Following his 2017 documentary Last Men in Aleppo, Feras Fayyad returns to the humanitarian crisis in Syria, this time in the besieged city of Ghouta and its underground hospital, known as “The Cave”. Under siege for five years until 2018, Fayyad’s haunting documentary follows hospital manager Amani Ballour and her brave team as they try to help Ghouta’s citizens under the most appalling conditions.
While The Cave works as a counterpart to Fayyad’s last film, it’s also difficult not to draw comparisons with Waad al-Kateab’s outstanding and personal documentary For Sama, released earlier this year. They invariably navigate very similar subject matter, but their narrative perspectives and are distinct enough to complement one another rather than retreading old ground, particularly around the ubiquitous atmosphere of misogyny in Fayyad’s film. If For Sama depicted its subjects as resisting the inevitability breakdown of social and ethical norms, then The Cave is almost about the astonishing persistence of norms persisting in the most extreme circumstances – namely, the sexist assumptions of Amani’s patients, even as their very survival depends on the women treating them.
The blankly assured tone of one man who asserts that Amani should be at home instead of managing a hospital is met with exasperation by her colleague, Salim, and fury from Amani herself. Yet his prejudice remains unshaken in the face of the bare facts and his own self-interest. It is a quiet scene compared with some sequences later in The Cave, but it is perhaps the film’s key moment, a mind-boggling perspective on the way that cultural assumptions, no matter how contradictory, can persist against the crashing enormity of reality. Moments of levity persist, too – invariably around food and music (again, not dissimilar from For Sama).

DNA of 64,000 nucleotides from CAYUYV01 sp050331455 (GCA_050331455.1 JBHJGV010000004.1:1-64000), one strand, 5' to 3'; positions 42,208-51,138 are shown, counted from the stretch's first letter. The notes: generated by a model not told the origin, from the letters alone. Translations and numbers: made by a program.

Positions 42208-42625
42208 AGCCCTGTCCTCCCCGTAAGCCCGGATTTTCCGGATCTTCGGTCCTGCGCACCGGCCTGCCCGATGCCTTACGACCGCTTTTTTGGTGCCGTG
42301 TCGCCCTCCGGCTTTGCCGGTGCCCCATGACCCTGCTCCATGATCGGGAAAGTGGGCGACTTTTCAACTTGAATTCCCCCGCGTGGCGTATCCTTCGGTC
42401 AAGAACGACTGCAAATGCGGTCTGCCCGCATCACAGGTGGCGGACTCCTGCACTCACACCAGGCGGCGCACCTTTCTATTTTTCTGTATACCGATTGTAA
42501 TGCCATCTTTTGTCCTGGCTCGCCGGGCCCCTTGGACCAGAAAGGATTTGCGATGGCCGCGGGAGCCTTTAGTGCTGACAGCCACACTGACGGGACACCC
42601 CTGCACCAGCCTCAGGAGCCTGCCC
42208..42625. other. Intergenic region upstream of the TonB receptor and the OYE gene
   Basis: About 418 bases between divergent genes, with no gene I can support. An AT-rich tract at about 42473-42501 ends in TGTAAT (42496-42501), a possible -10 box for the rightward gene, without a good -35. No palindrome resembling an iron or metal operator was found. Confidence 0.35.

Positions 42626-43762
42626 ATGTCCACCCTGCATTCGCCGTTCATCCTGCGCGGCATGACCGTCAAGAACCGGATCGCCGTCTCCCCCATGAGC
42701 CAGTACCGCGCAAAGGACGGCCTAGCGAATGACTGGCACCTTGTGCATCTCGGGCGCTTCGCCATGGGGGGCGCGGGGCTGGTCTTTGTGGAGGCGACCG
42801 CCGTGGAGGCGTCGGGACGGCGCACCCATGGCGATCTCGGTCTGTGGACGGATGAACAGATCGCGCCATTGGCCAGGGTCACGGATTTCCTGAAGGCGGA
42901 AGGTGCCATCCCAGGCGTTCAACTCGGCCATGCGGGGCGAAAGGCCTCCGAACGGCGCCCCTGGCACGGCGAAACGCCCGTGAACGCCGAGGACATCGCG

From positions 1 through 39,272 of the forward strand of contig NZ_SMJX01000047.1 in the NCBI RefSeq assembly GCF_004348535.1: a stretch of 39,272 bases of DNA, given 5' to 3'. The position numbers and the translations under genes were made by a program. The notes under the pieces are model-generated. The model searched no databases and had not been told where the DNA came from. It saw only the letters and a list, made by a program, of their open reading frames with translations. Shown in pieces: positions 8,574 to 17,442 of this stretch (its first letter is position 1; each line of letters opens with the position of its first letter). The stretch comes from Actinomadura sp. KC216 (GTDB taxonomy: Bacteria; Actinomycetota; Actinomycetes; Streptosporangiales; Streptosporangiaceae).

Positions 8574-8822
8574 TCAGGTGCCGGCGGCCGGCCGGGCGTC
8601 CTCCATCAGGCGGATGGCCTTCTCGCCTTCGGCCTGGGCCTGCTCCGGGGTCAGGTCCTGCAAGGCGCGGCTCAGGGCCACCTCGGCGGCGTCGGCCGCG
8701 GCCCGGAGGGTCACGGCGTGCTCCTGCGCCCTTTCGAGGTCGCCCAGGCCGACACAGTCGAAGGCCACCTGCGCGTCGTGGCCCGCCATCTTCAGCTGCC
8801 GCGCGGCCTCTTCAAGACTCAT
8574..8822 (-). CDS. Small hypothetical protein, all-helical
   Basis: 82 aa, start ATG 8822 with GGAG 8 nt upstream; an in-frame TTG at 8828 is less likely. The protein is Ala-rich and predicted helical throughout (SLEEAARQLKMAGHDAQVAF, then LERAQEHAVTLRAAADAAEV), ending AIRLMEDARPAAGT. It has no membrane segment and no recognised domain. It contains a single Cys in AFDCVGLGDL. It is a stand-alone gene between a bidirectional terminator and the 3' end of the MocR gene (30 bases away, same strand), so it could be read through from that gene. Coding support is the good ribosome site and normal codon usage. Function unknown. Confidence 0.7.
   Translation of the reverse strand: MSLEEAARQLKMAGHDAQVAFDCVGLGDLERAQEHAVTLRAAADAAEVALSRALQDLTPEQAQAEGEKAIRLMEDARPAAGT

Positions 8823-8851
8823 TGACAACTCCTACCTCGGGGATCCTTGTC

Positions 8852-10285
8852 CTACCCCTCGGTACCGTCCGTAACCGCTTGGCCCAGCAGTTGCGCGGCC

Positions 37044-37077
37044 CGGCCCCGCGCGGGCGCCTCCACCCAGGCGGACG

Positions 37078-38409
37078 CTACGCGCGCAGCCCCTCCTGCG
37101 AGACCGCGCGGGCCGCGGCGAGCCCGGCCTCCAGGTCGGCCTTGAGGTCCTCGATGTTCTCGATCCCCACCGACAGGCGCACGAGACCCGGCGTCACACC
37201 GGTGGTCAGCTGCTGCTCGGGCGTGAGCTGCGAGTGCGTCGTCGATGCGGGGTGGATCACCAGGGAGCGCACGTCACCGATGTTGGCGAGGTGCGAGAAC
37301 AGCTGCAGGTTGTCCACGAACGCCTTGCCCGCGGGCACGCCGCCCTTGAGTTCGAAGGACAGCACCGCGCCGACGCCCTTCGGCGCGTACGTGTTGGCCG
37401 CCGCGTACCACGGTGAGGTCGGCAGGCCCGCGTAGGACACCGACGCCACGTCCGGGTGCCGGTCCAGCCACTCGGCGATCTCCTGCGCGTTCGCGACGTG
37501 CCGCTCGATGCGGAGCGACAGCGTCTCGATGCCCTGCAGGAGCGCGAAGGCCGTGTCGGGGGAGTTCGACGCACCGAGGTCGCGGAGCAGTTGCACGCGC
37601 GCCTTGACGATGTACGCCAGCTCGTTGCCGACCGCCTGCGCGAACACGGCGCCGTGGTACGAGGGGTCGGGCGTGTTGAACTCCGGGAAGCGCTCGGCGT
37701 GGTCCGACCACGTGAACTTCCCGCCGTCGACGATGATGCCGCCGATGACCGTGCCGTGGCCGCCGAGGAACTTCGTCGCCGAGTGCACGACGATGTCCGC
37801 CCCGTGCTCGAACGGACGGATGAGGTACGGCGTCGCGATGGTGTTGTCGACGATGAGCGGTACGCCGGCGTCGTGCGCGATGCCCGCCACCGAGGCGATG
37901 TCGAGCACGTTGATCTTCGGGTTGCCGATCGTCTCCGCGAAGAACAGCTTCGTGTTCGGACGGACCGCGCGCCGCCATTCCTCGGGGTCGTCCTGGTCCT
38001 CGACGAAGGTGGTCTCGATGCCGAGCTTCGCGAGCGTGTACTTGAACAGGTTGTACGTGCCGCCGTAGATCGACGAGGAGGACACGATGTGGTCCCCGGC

A nurse struggles to make a decent meal of rice for her colleagues, cooking the batch in a makeshift pot with a hunk of margarine. Elsewhere, Salim sets up YouTube videos of classical conductors as he performs surgery, assuring Amani that he will cure their terrible musical taste. Yet horror is never far away – the doctors and nurses might joke about the sounds above, but the effects of Amani’s PTSD cracks its way to the surface with every bang and rumble, while nurse Samaher suffers from memory loss. Scenes of carnage are shocking, judiciously edited to preserve the dignity of its victims while evoking the unspeakable horror wrought on them, especially during a chlorine gas attack late on in the film.
If there’s one criticism to be levelled at the film, it’s perhaps Fayyad’s schematic use of emotive music in a few sequences, such as Amani’s moving interaction with a shell-shocked young girl. As the music swells, it feels – if not manipulative – certainly at odds with the unvarnished, quiet monstrosity of what is on screen. Nevertheless, The Cave is a raw, urgent film about one of the great humanitarian crimes of our times, made all the starker for the utter lack of a global response. Politics and diplomacy are rendered as chimerical abstracts while Assad’s monstrous regime reigns terror from above. The Cave’s doctors and nurses ask themselves, “is God even watching?” as the world looks on, indifferent.
Christopher Machell |@MachellFilm